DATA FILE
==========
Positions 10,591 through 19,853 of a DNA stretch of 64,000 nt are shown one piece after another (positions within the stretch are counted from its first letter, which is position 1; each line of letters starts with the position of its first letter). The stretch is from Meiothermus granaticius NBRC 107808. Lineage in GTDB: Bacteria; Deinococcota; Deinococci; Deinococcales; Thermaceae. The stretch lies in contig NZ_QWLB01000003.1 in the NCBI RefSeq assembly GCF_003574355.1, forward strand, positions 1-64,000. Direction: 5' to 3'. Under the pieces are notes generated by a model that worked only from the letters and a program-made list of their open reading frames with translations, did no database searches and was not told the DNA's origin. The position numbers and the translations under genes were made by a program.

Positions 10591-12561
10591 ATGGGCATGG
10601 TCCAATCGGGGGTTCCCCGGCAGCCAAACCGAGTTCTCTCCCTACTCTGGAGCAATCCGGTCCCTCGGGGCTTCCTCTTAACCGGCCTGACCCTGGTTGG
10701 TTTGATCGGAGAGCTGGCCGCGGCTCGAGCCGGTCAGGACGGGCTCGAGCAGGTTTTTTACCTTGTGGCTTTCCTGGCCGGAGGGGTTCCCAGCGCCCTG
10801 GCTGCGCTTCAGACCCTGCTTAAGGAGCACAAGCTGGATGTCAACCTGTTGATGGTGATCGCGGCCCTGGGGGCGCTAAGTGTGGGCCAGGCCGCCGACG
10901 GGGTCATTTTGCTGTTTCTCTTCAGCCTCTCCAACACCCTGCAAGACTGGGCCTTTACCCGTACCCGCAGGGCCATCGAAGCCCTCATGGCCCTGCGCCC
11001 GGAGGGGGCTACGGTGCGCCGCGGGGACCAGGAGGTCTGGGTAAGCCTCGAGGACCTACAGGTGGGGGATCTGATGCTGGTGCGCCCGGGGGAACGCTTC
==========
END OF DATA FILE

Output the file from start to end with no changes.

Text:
Positions 10,591 through 19,853 of a DNA stretch of 64,000 nt are shown one piece after another (positions within the stretch are counted from its first letter, which is position 1; each line of letters starts with the position of its first letter). The stretch is from Meiothermus granaticius NBRC 107808. Lineage in GTDB: Bacteria; Deinococcota; Deinococci; Deinococcales; Thermaceae. The stretch lies in contig NZ_QWLB01000003.1 in the NCBI RefSeq assembly GCF_003574355.1, forward strand, positions 1-64,000. Direction: 5' to 3'. Under the pieces are notes generated by a model that worked only from the letters and a program-made list of their open reading frames with translations, did no database searches and was not told the DNA's origin. The position numbers and the translations under genes were made by a program.

Positions 10591-12561
10591 ATGGGCATGG
10601 TCCAATCGGGGGTTCCCCGGCAGCCAAACCGAGTTCTCTCCCTACTCTGGAGCAATCCGGTCCCTCGGGGCTTCCTCTTAACCGGCCTGACCCTGGTTGG
10701 TTTGATCGGAGAGCTGGCCGCGGCTCGAGCCGGTCAGGACGGGCTCGAGCAGGTTTTTTACCTTGTGGCTTTCCTGGCCGGAGGGGTTCCCAGCGCCCTG
10801 GCTGCGCTTCAGACCCTGCTTAAGGAGCACAAGCTGGATGTCAACCTGTTGATGGTGATCGCGGCCCTGGGGGCGCTAAGTGTGGGCCAGGCCGCCGACG
10901 GGGTCATTTTGCTGTTTCTCTTCAGCCTCTCCAACACCCTGCAAGACTGGGCCTTTACCCGTACCCGCAGGGCCATCGAAGCCCTCATGGCCCTGCGCCC
11001 GGAGGGGGCTACGGTGCGCCGCGGGGACCAGGAGGTCTGGGTAAGCCTCGAGGACCTACAGGTGGGGGATCTGATGCTGGTGCGCCCGGGGGAACGCTTC